Well. This is it. In seven days, I’ll be leaving the country for approximately a year.
Last Monday, I took a red-eye to Washington, D.C. for the South and Central Asia Fulbright orientation. Needless to say, it was an intense week of trainings, seminars, and panels about living and working in India. I’ll be placed in Jaipur, Rajasthan, where I will teach English at Vimukti Girls School, an NGO school serving girls who live in poverty. India has significant gender disparity when it comes to education; according to UNICEF data for 2008-2012, for every 100 literate men in India, there are only 67.6 literate women. One of my greatest passions is women’s rights and healthcare, so I am excited to be placed in a girls’ school. In addition, I will have the opportunity to work at Santokba Durlabhji Memorial Hospital, a nonprofit hospital with a number of exciting outreach programs. They help provide free prosthetic limbs to amputees, and they do significant philanthropic work with anganwadis (mother and child care centers) in rural Rajasthan.
There are 24 English Teaching Assistants (ETAs) in India for the 2017-2018 year, scattered throughout the country. Orientation gave me the chance to meet the other ETAs. They are incredible people with so many different backgrounds and interests—music, law, medicine, sustainable development, and more. My roommate Julia and I both love creative writing, and we made plans to form a virtual writing group in India this year. Although my roommate-to-be Mina and I are the only Fulbright scholars placed in Jaipur, I am looking forward to visiting my fellow ETAs in Dehradun, Delhi, Kolkata, Santiniketan, Pondicherry, Chennai, Kanchipuram, and Hyderabad.
Orientation brought up a lot of questions I’ve been pondering these past few months. As foreigners in India, how can we approach our jobs with sensitivity toward India’s fraught history with the English language and colonialism? How can we empower our students to take control of their futures, knowing that they face trials we can’t fully comprehend? I don’t necessarily have the answers to these questions, but I do feel grateful that orientation allowed us to discuss such issues. Many high-paying jobs in India require English proficiency. By educating girls, Vimukti Girls School aims to “combat and overcome the vulnerability of these girls through literacy and education and to make them self reliant and self employed citizens.” If I can contribute to this mission in some small way, then I will consider my Fulbright experience a success.
For me, learning Hindi is a big part of showing respect for the people of Jaipur. At orientation, we talked about the importance of studying the local language, both for practical and cultural purposes. We also got to speak with Fulbright alumni from India, who shared their thoughts on assimilating into Indian culture and engaging our students. Two experienced English teachers conducted teaching workshops for the ETAs, including an amazing mock lesson in conversational Swahili. It was truly an eye-opening and inspiring week…days later, I’m still reeling from all the new information. I’m glad I will have the support of the other ETAs and USIEF as I jump into teaching formally for the first time. Shoutout to my roommate Julia for making my orientation experience that much better. We wrapped up seminars on Friday, concluding the pre-departure orientation.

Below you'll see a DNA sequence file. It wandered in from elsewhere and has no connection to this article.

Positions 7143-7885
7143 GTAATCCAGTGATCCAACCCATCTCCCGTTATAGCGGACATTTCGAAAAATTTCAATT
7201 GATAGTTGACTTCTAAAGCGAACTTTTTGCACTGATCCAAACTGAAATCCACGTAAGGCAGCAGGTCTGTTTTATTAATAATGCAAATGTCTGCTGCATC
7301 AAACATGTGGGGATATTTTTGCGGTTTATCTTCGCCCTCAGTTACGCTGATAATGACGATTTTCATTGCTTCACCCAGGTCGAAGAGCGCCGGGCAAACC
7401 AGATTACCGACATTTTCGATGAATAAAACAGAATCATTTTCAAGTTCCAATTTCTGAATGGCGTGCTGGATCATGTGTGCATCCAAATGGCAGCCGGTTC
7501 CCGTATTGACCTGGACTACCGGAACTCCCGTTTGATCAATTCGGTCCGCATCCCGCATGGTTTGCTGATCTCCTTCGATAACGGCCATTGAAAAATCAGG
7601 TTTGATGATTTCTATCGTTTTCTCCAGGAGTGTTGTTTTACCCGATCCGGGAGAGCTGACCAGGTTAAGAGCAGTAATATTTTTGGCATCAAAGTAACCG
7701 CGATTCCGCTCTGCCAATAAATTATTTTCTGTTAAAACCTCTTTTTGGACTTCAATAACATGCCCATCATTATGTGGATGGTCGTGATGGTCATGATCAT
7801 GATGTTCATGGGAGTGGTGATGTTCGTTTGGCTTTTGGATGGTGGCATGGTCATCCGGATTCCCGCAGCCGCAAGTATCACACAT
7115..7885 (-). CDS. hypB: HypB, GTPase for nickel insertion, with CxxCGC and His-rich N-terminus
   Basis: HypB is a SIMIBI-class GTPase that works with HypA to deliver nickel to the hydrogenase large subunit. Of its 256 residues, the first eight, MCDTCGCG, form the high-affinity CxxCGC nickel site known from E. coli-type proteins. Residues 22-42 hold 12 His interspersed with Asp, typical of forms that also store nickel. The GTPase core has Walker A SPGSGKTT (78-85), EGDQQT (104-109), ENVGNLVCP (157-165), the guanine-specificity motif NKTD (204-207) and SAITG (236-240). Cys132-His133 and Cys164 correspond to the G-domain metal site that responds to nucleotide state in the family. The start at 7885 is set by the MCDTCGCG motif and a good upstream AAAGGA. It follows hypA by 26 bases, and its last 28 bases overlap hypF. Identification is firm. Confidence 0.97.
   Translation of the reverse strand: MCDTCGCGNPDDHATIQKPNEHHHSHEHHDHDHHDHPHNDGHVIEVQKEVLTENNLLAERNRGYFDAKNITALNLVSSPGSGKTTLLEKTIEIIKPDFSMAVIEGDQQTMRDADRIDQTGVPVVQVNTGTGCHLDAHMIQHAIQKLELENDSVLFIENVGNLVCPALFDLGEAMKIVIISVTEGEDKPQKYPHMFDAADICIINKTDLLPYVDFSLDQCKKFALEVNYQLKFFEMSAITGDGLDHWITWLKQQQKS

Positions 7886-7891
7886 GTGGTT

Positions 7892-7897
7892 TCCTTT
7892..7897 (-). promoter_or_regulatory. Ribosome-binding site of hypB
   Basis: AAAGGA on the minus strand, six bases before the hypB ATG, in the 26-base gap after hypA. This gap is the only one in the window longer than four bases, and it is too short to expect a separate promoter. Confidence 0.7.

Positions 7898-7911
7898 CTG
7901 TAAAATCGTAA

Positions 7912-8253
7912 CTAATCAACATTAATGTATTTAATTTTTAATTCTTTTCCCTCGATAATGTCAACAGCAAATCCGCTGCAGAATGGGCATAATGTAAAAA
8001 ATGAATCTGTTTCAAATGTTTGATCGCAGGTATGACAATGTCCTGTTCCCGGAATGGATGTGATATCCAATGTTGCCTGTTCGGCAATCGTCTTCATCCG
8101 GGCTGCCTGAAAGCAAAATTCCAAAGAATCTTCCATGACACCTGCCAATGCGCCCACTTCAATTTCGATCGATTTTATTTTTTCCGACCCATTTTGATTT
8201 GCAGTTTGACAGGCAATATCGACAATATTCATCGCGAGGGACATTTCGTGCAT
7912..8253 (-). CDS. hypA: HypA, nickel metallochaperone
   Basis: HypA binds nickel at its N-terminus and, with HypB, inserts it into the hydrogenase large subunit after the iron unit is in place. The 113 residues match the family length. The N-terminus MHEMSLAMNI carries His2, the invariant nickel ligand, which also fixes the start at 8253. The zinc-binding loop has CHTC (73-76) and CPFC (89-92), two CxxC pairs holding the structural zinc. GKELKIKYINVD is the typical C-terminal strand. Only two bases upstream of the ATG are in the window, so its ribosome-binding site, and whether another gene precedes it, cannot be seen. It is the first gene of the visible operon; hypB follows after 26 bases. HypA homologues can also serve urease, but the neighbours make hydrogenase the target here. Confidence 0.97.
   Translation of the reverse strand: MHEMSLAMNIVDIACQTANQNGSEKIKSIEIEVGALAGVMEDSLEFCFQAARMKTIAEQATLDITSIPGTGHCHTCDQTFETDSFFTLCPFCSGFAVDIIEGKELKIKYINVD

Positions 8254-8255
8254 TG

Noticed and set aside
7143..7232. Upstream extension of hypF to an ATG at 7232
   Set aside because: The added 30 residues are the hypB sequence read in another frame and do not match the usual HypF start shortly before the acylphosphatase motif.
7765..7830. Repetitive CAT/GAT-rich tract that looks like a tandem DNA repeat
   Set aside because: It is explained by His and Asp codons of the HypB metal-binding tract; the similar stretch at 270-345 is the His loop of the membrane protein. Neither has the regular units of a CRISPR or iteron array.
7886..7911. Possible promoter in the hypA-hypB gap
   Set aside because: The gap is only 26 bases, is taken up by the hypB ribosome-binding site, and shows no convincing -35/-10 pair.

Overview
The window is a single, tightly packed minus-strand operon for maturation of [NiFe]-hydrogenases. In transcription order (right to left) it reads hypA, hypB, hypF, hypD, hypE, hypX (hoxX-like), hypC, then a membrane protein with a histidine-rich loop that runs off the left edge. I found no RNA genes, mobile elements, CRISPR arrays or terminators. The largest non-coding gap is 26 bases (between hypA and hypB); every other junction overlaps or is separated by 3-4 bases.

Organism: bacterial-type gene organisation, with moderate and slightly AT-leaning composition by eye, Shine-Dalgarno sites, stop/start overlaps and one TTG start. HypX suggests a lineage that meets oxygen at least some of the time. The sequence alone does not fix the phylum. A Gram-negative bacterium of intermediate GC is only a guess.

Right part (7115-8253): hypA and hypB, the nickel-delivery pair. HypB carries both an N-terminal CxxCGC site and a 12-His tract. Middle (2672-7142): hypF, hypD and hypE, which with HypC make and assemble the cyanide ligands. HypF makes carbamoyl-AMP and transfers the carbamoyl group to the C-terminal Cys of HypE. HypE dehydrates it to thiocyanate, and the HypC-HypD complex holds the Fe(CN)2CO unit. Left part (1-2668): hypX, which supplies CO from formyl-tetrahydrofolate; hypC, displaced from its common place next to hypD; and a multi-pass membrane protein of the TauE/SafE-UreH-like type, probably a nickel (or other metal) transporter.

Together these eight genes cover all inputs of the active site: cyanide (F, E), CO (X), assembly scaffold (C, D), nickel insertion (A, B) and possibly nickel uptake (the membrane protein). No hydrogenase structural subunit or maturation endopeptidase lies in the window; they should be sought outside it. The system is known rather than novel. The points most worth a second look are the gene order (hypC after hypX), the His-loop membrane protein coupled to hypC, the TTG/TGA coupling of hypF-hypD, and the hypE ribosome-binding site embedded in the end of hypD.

I haven’t been back to D.C. since the summer after graduating college in 2015. After landing a job at the National Cancer Institute, I convinced/bullied my best friend Katie into moving to D.C., and we spent a whirlwind three months sharing a single bed/dancing around our kitchen/living off ice cream and Easy Mac. Sometimes people ask, “What do you miss most about living in D.C.?” and the honest answer is, our landlady. After orientation ended on Friday, I got to spend a couple days with our old landlady, Emily, who put up with our ridiculousness and somehow doesn’t think Katie and I are totally crazy. We adore her! Catching up with Emily was one of the highlights of my week, and I’m so grateful Katie and I had the chance to know her as we floundered (okay, I probably did most of the floundering) into post-graduate adulthood.
Summer 2015 was a hot mess of a summer for a number of reasons, and being back in my old D.C. neighborhood got me thinking a lot about how lucky I’ve been to have such supportive friends. I’ve never liked change, and in the past few years, I feel like I’ve lived multiple mini lives—my life at Oxy, my life in D.C., my life in Utah, and now a new life in India. Each transition has been fraught with anxiety and exhilaration in varying proportions. But my close friends have been a welcome constant throughout these years, and change has gotten progressively easier as I’ve come to realize that it does not have to be completely unmooring. I’m looking forward to forming new relationships in India, and although I’m sad to leave people behind in the U.S., I have great faith in the ability of friendships to withstand time and separation. Thank you to everyone who has lifted me up and supported me these past few years. I wouldn’t be on this adventure without you!
So here’s to change, friends, and a year of surviving and (hopefully) thriving in India. Here’s to the students I can’t wait to meet. Here’s to somehow acquiring the typhoid fever vaccine I didn’t know I needed in the next few days.
Next stop: Delhi!